/ 29 April 2007

Crowe takes blame for farcical Cup finish

Match referee Jeff Crowe took the blame for the farcical finish to the World Cup final that saw Australia celebrate victory twice and forced Sri Lanka to bat in pitch-black darkness.

But he suggested third umpire Rudi Koertzen may have initiated a process that led to chaotic scenes at the climax of cricket’s showpiece game.

Crowe, despite heading up a team of officials that included umpire Steve Bucknor, standing in a record fifth World Cup final, managed to overlook a basic playing condition that states that once 20 overs have been bowled in both innings, enough cricket has been played to create a match and have a result declared under the Duckworth-Lewis system for rain-affected games.

Instead the teams, following instructions from Bucknor and Pakistan’s Aleem Dar, the other on-field umpire, came back on to bowl three more overs in gathering gloom.

Both Sri Lanka skipper Mahela Jayawardene and Australia counterpart Ricky Ponting rightly thought the game had finished.

With the game gone from Sri Lanka, Jayawardene and Ponting came to an arrangement that the match would finish with Sri Lanka facing slow bowling as a safety precaution after the umpires had incorrectly told them they would otherwise have to come back on Sunday’s reserve day.

”In hindsight, I should have known the rules and said the game had been called off. I’m very embarrassed for the playing control team today,” said former New Zealand batsman Crowe after officials had been booed during the trophy presentation ceremony at the Kensington Oval.

”For me, the real confusion has come from the fact we were talking about resuming the game tomorrow [Sunday] — which was technically wrong.”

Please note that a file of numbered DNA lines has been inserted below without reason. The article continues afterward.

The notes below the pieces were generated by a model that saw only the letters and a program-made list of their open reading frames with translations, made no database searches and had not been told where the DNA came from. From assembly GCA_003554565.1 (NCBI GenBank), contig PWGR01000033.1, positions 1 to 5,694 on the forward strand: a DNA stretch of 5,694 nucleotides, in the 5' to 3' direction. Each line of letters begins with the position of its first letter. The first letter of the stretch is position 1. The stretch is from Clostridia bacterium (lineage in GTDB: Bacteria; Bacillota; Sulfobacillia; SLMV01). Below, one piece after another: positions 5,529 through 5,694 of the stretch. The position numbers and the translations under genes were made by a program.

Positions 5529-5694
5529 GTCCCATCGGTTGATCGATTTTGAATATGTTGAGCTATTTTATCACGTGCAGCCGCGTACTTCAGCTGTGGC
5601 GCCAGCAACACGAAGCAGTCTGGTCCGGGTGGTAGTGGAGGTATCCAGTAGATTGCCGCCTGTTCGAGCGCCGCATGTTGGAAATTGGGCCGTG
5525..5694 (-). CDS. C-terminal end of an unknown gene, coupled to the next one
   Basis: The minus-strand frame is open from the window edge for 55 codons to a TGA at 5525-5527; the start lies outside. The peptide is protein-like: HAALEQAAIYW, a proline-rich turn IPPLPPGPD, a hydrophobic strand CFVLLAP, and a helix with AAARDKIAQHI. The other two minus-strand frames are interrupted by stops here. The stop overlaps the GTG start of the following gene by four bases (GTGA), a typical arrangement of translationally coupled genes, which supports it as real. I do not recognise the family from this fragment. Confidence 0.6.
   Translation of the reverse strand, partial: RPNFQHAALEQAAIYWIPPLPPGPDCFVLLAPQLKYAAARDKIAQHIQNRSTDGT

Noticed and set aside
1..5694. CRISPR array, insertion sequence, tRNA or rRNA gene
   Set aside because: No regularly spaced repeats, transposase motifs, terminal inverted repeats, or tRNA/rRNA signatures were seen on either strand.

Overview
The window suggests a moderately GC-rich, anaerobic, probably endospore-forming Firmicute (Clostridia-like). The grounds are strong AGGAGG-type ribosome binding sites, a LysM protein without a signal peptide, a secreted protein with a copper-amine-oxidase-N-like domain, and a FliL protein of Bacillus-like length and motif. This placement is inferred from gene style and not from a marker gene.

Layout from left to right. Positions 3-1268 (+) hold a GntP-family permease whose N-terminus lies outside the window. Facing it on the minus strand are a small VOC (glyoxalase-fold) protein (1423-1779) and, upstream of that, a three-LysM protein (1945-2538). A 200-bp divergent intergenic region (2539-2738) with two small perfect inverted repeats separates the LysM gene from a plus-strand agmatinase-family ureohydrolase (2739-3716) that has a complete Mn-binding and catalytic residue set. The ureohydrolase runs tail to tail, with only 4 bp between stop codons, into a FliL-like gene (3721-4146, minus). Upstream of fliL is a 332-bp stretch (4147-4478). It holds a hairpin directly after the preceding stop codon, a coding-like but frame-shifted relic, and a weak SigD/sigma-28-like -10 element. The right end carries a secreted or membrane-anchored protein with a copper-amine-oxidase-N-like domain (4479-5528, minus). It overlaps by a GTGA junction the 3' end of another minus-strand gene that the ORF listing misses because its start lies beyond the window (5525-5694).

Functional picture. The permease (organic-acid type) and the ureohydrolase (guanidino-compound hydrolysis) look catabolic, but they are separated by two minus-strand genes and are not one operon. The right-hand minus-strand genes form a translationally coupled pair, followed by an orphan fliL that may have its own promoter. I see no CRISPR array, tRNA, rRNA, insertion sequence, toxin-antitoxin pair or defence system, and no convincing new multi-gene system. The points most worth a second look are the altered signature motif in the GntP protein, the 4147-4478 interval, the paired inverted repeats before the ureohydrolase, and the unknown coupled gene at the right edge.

Crowe said he and the on-field umpires, as well as Koertzen, were all involved in the discussion that left both sides stunned when, after Sri Lanka had gone off for bad light at the end of the 33rd over, they found themselves all coming back out again.

”Sometimes you get a stronger voice which says, ‘I know the rules — this is how it works,”’ Crowe revealed. ”Then you get a bit of confusion in the group itself, and no one wants to overrule the other. The match referee should have known and said, ‘That’s not right — the game should be completed now.”’

Crowe said the officials took ”collective” responsibility but suggested the South Africa official had played a significant role.

”Rudi was talking about the allowances and talking about the possibility of tomorrow. I don’t think it’s Rudi’s mistake; it’s a collective mistake.

”The fact Rudi might maybe have suggested it early doesn’t mean the other umpires couldn’t have overruled him. The two on-field umpires are the ones who control the match.”

Asked if it was a resigning issue, Crowe said: ”I’ll have to talk with my superiors on that. But I hope not.”

Jayawardene said: ”Obviously our understanding was that once we complete 20 overs under D-L [Duckworth-Lewis] it’s a completed game. We found out after the game they [the umpires] got it wrong.

”With 70 runs to get off 20 balls, and with Glenn McGrath and Shaun Tait bowling in that light, our guys wouldn’t have seen anything. We just wanted to finish the game. At that point [playing on] it was a goodwill gesture. Australia deserved to win because the way they played today, simple as that,” he said.

And Ponting joked: ”If the umpires don’t know, I don’t know. It appeared we had a premature celebration for the best part of 10 minutes.

”I thought Aleem was having a bit of a joke with us when he said it looks like we’d have to come back tomorrow and play three overs. I said, ‘Mate, we’ve played the 20 overs; we’ve actually finished the game.”’ — Sapa-AFP